Road safety in the new era of cycling and walking

Cycling

Authored by QBE Senior Risk Manager James Billings

A desire for exercise during the Covid-19 pandemic, concerns over social distancing on public transport, and Government encouragement, has led to the UK enjoying a boom in cycling and walking.

In May, the Government announced a £2 billion package to help stimulate a ‘new era’ for cycling and walking.

The measures are to include ‘pop-up bike lanes’ with protected areas for cyclists, wider pavements for pedestrians and support for a number of local authority schemes to help make it easier for people to use bikes to get around, including Greater Manchester’s proposal to create 150 miles of protected cycle track.

As a result, bike shops have seen increased sales and some stocks running low. With retailers reporting unprecedented demand for bikes, the Government responded by announcing its ‘Fix your Bike Voucher Scheme’, whereby people in England could access a £50 voucher towards the cost of having an old bike made safe for the road. The voucher scheme has proved popular and all vouchers in the first batch have now been allocated.

E-scooter trials

To further help reduce the burden on public transport, the Department for Transport has brought forward its trials of rental e-scooters, to gather evidence on the benefits, their safety, and to then determine if they should be fully legalised and what rules should apply.

The first trials, involving 100 electric scooters, are taking place in the Tees Valley Combined Authority area, across Middlesbrough and surrounding areas. Trials are due to last for 12 months.

The trial e-scooters can travel at up to 15.5 miles per hour. They will be able to be used on roads and cycle lanes, but not on motorways or pavements. Riders will need to hold a full or provisional UK driving licence and it is recommended that they wear a helmet. Motor insurance is required, to be provided by the rental operator.

Increased risk to vulnerable road users

With so many more people getting around on bikes or on foot (or e-scooter), there are concerns for increased risk to vulnerable road users, for example:

Pedestrians

• Children running out into the road without looking

• ‘Distracted walkers’ texting or talking on their mobile phones whilst walking

• People with decreased mobility or difficulties in seeing or hearing approaching traffic

Cyclists and motorcyclists

• Can be difficult to see, especially at junctions and roundabouts and turning right into a road

• Can be affected by side winds, causing them to sway or wobble

• Children on bikes may ride out into the road

Drivers of a certain age may remember the classic TV advert from the 1970s - “Think once. Think twice. Think bike.” It’s still good advice today.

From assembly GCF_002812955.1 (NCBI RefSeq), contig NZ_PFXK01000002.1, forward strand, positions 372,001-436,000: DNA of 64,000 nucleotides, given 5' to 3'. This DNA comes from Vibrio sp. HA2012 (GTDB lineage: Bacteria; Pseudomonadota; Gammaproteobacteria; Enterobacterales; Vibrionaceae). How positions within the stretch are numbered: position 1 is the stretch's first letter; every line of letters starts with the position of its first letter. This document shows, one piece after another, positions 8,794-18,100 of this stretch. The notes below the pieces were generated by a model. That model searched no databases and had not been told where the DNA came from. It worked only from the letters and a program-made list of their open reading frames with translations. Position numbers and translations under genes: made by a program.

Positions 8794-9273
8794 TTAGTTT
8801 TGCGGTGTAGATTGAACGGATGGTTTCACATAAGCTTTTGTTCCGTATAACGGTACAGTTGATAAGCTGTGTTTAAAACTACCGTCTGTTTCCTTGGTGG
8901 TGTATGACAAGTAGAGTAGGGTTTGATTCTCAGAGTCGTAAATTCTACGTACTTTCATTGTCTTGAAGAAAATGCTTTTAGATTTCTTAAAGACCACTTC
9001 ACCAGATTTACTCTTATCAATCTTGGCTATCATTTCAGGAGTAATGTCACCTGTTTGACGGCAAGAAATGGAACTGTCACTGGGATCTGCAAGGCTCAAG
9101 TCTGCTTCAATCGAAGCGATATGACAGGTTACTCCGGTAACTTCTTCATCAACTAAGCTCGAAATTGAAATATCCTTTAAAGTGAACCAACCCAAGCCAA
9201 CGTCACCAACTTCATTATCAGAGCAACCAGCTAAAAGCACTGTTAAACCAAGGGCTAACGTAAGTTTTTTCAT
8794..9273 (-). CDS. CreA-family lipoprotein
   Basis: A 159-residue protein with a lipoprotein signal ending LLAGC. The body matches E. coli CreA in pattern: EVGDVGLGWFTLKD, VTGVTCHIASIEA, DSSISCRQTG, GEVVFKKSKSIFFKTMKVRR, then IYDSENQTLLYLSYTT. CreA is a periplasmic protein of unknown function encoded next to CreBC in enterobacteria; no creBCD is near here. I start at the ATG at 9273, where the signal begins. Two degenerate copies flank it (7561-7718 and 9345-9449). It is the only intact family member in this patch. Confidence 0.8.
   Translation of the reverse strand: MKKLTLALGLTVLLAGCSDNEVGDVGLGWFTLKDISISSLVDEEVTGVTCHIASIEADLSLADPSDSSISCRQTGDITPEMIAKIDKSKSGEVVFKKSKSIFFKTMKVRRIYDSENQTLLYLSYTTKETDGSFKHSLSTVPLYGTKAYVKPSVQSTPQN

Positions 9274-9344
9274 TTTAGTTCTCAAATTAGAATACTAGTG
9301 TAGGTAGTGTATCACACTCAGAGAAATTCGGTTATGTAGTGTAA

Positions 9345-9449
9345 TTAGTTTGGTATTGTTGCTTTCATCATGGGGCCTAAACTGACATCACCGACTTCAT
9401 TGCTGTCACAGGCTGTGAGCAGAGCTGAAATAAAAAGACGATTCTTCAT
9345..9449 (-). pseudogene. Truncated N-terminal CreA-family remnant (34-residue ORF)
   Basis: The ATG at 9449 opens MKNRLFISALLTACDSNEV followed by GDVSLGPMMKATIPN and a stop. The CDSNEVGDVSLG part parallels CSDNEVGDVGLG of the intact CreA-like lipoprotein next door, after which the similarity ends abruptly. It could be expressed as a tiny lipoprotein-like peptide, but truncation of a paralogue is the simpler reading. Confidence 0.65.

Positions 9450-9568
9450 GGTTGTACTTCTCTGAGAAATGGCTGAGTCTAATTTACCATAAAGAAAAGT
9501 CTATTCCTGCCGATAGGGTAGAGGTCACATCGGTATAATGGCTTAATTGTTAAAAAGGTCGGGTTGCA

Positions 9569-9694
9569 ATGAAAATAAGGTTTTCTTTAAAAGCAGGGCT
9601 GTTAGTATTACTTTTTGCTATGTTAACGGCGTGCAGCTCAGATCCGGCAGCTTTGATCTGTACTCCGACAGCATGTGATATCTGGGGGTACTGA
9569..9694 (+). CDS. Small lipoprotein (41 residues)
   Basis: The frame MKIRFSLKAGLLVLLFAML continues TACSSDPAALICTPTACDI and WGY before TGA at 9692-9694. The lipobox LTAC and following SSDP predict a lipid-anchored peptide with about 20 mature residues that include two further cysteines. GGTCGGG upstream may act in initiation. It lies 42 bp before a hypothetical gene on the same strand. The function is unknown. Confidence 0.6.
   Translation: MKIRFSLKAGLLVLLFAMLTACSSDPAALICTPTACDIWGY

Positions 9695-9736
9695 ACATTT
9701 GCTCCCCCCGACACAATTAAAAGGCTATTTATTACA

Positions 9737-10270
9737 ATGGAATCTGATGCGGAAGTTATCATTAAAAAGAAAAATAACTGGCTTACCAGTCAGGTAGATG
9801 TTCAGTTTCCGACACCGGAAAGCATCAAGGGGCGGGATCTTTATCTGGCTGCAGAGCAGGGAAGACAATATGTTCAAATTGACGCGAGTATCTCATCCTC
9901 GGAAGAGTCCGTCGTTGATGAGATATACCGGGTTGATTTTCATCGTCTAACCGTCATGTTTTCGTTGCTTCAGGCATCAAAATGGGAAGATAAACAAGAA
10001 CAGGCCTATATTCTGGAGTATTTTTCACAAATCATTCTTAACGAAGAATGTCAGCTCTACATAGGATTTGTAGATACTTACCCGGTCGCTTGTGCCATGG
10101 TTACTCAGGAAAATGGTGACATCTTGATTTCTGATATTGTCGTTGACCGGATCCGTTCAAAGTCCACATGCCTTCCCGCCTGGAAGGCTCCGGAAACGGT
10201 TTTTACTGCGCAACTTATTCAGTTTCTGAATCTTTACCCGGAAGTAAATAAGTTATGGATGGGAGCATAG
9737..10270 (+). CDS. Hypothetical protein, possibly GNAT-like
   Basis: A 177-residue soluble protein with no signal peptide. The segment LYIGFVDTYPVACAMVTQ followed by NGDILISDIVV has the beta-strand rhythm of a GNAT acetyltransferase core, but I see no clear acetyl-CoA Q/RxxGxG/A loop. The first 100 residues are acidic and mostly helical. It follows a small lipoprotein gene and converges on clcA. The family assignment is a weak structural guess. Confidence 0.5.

What are the risks?

Latest published figures for Great Britain show pedestrians accounted for 26% of road deaths, motorcyclists 20% and cyclists 6%.

In the 2019 National Travel Attitudes Survey, 61% of adults in England said that they felt that it is ‘too dangerous’ to cycle on the road. Around 80% of cycling accidents happen in daylight, mostly in urban areas and especially around T-junctions and traffic islands.Rush hour is the most dangerous time for non-fatal incidents, whilst most fatal accidents occur in the dark, and half of them on rural roads.

Professional drivers and fleet operators will be familiar with the risks caused by ‘blind spots.’ These are the areas around the vehicle that a driver cannot see by looking through the windows or standard mirrors. Blind spots affect many vehicle types but are especially worrying on larger vehicles such as buses, coaches and trucks. The result could be a driver not seeing a cyclist pedalling up the inside of the vehicle.

Speed is also a factor. Drivers travelling at higher speeds will have less time to react, and the higher the speed, the more serious the accident can be.

• If a vehicle hits a pedestrian at 30 miles per hour there's a 1 in 5 chance that they will die

• If a vehicle hits a pedestrian at 40 miles per hour there’s a 90% chance of their death

What can drivers and fleet operators do?

All drivers should exercise basic safety routines, including:

• When parking, check your mirror before opening the door

• When turning left let a cyclist in front pass the junction first

• When turning right move over completely to the far right of the lane

• Leave as much room as possible when passing cyclists

• Don’t overtake if the road is narrowing

• Judge cyclists’ speed carefully as they may be going faster than you think

• At traffic lights avoid driving into the ‘advanced stop area’ for cyclists

• If possible, don’t drive in cycle lanes and never park in them

• On rural roads make sure you can stop well within the distance you can see ahead

• On wet roads give cyclists extra space, as slick road tyres can slip 

Commercial fleet operators can also:

 • Consider the NCAP safety ratings when buying fleet vehicles, including pedestrian protection

• If not already, investigate technology to reduce blind spot risks, such as blind spot detection, proximity sensors, wide-angle mirrors and reversing alarms

• Fit underrun guards to prevent people and objects being dragged under the vehicle

• Consider the use of speed-limiting systems on fleet vehicles

• Address any potential driver distractions, such as use of mobile phones at the wheel

• Use driver training programmes, staff briefings and fleet safety forums to raise awareness of safety issues

• Monitor driver speed and behaviour by using telematics systems and other safety apps

Increased vigilance, increasing space for cyclists and decreasing your speed around them, will help to cut the risk for vulnerable road users.

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